In case you didn't notice, Ford Motor Co. released its executive compensation figures for 2010 on Friday -- the same day almost everyone was paying more attention to the industry's monthly sales performances.
But I suspect some folks at the UAW paid more attention to those Ford management compensation figures. For good reason.
Ford said CEO Alan Mulally collected $26.5 million in total compensation in 2010 -- a 48 percent gain over 2009. And that does not include the $56.5 million stock award Mulally was granted last month. Executive Chairman Bill Ford, after forgoing compensation since early 2005, decided to start cashing in last year. He received a $4.8 million salary, a $2.7 million bonus, and $19 million in stock option awards along with other compensation.
Several other Ford senior executives such as Mark Fields, Lewis Booth, and John Fleming came away with millions in 2010 as well.
Most of Ford Motor's constituency, including stockholders, many salaried workers, dealers and -- most importantly -- the Ford family will make compelling arguments that these senior executives earned every penny of this lucrative payday. No question.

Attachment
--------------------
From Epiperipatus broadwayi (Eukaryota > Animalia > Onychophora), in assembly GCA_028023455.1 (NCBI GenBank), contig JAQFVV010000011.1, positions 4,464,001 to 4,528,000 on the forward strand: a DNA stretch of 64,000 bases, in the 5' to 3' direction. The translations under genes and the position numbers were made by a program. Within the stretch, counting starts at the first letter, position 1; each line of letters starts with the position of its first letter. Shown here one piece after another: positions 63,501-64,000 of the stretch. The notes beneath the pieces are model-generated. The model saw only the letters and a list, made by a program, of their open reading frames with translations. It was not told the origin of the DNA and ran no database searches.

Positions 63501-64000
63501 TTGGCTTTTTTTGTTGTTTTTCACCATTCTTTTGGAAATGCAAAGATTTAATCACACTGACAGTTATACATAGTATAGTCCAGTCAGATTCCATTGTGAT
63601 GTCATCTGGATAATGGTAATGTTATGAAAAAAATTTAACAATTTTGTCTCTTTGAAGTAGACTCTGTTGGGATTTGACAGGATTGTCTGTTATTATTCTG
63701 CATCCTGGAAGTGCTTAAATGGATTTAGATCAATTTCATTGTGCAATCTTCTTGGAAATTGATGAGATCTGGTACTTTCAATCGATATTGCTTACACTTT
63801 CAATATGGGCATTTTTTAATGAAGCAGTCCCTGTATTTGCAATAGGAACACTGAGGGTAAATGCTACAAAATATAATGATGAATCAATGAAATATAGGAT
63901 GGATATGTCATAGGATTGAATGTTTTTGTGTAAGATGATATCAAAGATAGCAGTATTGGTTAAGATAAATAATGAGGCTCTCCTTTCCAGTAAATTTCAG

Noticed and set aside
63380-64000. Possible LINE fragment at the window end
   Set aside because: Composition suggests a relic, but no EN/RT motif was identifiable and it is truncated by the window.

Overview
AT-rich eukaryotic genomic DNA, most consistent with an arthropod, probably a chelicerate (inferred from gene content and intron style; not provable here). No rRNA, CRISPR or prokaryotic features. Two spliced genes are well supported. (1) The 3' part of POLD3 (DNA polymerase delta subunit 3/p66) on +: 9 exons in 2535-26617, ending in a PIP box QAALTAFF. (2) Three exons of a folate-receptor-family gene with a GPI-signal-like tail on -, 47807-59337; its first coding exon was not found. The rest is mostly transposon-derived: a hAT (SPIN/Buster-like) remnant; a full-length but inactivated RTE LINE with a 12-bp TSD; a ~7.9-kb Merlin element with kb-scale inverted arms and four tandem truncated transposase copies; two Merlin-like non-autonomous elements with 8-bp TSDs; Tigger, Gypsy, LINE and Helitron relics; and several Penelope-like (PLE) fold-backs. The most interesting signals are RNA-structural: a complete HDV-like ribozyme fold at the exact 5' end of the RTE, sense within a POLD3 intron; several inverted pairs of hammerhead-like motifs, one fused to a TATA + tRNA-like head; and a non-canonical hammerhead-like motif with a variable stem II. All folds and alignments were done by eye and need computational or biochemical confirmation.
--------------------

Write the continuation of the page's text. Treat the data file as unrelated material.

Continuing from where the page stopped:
And that's been the deal all along since Mulally became CEO in 2006. If the company does well, so does Mulally and his management team. Ford made a profit of $6.56 billion last year -- and would have made a lot more if it hadn't reduced its total automotive debt by $14.5 billion last year.
But here's where things get tricky.
Mulally and his executive team didn't run the most profitable company in the auto industry last year -- Volkswagen CEO Martin Winterkorn and his team did. According to Bloomberg, Volkswagen paid Winterkorn a mere $12.9 million in compensation for 2010 while his company earned $9.42 billion.
Well, if you are a union employee going into contract talks this year, you're going to want a piece of the action too. And you're not going to care if you make more than other autoworkers because your ultimate boss makes more than other auto CEOs.
Mulally and the automaker's labor negotiators have got to know the company's executive payouts will make labor talks much more expensive for the company this year -- particularly since the UAW can strike Ford. The union has a no-strike agreement with General Motors and Chrysler that stems from their government bailouts and bankruptcy reorganizations.
My educated guess is that Ford is going to offer the UAW some potentially very lucrative profit-sharing or even stock-option plans for the rank-and-file. They know they've got to let the hourly workers share in the profits. But that's not always an easy sell to workers who've sacrificed base wages and benefits for the last three to four years.
It was clear at the recent UAW bargaining convention that Ford workers want a raise and restoration of all lost benefits. Mulally's compensation in this contract year will make it hard for Ford to say no to those demands.